Bluegrass Dragon

When you grow up in a musical family*, you are so surrounded by music that you see little need to seek it out. I saw little need to seek out new sounds until not so long ago. And then began my bluegrass affair.

On a recent Wednesday, my roommate, his girlfriend, and I packed up a U-HAUL bigger than our kitchen and drove West. Actually, my roommate did most of the packing, but regardless, we all ended up at Grey Fox Bluegrass Festival in upstate New York. I confess. I had never been to a music festival before, and as an extremely amateur musician, I saw this as a failing. Remedy: Grey Fox!

With our mansion popped up, it was time to head down the hill and check out the music. I could write a detailed analysis of the many bands’ musical stylings, but you wouldn’t give two hoots. So listen for youself:

I also took a pretty sweet shot of someone hula hooping.

Over the next few days, I heard many more gifted artists, and some damn fine tunes. But I also had a hard time letting myself slip into the relaxing bliss that is vacation. Part of me felt that I should be listening to as many new bands as possible.

We could clearly hear the bands on the main stage from our tents, so I ended up staying at our campsite reading for much of the time. And then I realized. That was OK! I didn’t have to get up, walk down the hill, and sit in a plastic chair to experience the festival. I could do it while reading about dragons, the Starks, and an Iron Throne. I just needed to sit back and enjoy the music.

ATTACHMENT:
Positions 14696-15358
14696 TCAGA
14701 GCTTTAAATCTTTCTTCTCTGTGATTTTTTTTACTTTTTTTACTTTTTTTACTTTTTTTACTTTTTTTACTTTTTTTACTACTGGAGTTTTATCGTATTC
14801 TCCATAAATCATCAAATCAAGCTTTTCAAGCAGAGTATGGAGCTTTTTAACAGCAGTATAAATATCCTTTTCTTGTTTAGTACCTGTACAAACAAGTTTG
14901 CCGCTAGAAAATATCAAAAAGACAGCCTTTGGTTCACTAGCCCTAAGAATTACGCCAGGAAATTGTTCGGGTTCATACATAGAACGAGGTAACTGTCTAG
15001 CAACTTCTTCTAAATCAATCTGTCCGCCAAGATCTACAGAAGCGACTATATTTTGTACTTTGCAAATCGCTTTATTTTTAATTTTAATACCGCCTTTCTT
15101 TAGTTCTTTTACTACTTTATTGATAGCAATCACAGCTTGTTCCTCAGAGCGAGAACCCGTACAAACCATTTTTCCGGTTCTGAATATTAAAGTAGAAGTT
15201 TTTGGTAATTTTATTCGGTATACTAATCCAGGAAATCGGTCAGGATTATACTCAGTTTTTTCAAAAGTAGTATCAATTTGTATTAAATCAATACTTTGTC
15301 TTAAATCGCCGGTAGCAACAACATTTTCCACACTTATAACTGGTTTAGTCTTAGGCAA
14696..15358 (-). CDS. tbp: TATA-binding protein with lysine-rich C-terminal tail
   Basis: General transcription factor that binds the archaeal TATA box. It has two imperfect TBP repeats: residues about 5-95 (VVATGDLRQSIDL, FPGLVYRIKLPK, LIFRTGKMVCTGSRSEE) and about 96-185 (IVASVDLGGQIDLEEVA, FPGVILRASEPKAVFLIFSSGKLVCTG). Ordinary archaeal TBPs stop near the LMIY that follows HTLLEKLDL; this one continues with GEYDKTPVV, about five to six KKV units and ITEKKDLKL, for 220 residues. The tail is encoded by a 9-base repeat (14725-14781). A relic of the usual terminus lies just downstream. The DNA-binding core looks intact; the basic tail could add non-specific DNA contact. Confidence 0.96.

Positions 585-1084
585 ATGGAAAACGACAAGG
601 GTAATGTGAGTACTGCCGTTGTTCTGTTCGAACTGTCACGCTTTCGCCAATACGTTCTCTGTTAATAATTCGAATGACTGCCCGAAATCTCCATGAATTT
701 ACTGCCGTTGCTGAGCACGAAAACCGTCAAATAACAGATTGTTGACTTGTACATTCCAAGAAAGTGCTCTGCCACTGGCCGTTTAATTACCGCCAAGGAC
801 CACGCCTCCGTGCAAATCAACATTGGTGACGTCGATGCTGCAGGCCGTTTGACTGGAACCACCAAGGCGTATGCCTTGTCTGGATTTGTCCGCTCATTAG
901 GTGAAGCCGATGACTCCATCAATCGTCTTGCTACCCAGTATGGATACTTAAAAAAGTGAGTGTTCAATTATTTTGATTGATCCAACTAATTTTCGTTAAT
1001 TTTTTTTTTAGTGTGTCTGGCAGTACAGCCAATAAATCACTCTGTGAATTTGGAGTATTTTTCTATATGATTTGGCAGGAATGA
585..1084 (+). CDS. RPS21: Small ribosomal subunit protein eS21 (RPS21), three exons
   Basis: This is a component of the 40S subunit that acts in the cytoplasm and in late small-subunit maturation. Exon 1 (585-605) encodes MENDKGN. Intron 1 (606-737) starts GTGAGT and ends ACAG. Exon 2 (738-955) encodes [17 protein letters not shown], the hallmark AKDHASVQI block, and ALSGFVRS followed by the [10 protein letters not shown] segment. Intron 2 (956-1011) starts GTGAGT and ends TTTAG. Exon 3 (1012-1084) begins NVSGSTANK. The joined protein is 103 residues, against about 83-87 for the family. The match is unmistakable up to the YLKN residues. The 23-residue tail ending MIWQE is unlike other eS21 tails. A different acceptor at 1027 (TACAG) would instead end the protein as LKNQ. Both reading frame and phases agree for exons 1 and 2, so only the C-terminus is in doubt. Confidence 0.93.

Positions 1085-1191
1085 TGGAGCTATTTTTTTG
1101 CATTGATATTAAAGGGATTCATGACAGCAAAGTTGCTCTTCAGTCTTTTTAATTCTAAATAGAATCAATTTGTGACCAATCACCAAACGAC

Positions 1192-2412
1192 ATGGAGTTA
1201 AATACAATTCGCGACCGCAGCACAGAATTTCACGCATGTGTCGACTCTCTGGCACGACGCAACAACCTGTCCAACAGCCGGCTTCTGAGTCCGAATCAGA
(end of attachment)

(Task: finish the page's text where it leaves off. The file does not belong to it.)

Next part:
In case you’re wondering, dragons and bluegrass do mix well together.

*Your extended family is basically an orchestra.

“Simplicity, simplicity, simplicity!”

Why should we live with such hurry and waste of life? We are determined to be starved before we are hungry. Men say that a stitch in time saves nine, and so they take a thousand stitches today to save nine tomorrow.

~Walden, Henry David Thoreau

Before you roll your eyes and stop reading for fear of moralizing aphorisms, fear not! I will talk about a trip, not on a road less travelled, but down the Minuteman Bikeway.

The Minuteman trail starts just beyond where I live, and goes all the way to Concord, Massachusetts. I biked through both Lexington and Concord, those cities we first learned about in US History that witnessed the beginning of our Revolutionary War. I rode through forests and marshes, down dirt paths and paved ones. I saw other bikers, dogs, even endangered species!*  When I reached Concord, I went straight to Walden Pond.**

I sat in the sand to read, enjoying the sun, breeze, and pine-scented air.

Walden Pond, Concord

I then returned to Concord, and strolled along its main streets. I found lots of cute, Massachusetts-based shops selling local goods. I also missed my chance to try cheese, which was a serious disappointment. But at least I got this picture 🙂Cheese Shop, Concord

Next time!

I got another scoop of ice cream, this time ginger and vanilla with oreo, because why not?*** I then biked home at warp speed, having found that sweet spot between physical comfort and awareness of surroundings.

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